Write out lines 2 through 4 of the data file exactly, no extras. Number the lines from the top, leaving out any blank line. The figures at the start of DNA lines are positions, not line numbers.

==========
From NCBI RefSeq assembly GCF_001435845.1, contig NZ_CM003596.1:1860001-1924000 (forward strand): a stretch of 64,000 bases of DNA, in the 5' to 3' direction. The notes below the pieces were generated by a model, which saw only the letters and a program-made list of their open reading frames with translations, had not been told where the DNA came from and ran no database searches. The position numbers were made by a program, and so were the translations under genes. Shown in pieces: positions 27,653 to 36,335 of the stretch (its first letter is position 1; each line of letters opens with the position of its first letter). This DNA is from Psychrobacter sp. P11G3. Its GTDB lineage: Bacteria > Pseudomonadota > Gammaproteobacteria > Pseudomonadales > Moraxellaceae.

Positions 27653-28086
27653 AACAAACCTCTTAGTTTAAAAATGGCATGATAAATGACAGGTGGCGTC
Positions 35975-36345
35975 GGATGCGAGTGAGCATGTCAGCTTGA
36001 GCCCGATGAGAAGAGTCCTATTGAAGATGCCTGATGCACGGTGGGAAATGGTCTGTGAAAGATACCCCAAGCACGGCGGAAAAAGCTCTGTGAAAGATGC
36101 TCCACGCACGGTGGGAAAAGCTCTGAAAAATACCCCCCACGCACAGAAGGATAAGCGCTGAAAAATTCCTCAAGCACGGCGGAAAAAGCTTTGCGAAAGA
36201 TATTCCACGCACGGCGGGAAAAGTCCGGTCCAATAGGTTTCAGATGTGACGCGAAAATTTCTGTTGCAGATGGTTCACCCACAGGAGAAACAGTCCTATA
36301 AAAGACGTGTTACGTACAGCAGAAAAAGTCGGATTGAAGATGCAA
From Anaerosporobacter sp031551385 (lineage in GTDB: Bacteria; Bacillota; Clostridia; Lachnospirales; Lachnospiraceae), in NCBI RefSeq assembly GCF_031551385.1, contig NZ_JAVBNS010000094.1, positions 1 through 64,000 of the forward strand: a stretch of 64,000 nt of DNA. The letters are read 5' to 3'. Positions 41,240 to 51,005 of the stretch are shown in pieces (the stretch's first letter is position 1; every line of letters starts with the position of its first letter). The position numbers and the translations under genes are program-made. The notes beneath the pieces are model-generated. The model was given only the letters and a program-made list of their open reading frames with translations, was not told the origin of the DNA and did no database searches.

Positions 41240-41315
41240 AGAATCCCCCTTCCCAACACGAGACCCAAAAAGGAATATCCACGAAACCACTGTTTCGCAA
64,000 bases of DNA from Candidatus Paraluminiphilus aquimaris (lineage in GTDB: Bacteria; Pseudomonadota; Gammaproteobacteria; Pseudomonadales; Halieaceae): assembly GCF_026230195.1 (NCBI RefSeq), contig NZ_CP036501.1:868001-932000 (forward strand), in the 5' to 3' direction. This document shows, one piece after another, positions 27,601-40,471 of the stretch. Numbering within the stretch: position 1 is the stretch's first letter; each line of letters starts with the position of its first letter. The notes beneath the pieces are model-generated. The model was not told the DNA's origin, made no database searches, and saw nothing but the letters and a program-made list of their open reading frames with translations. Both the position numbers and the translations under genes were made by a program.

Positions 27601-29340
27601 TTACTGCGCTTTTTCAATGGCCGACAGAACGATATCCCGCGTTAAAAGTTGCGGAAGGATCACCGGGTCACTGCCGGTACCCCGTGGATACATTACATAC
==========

Positions 27653-28086
27653 AACAAACCTCTTAGTTTAAAAATGGCATGATAAATGACAGGTGGCGTC
Positions 35975-36345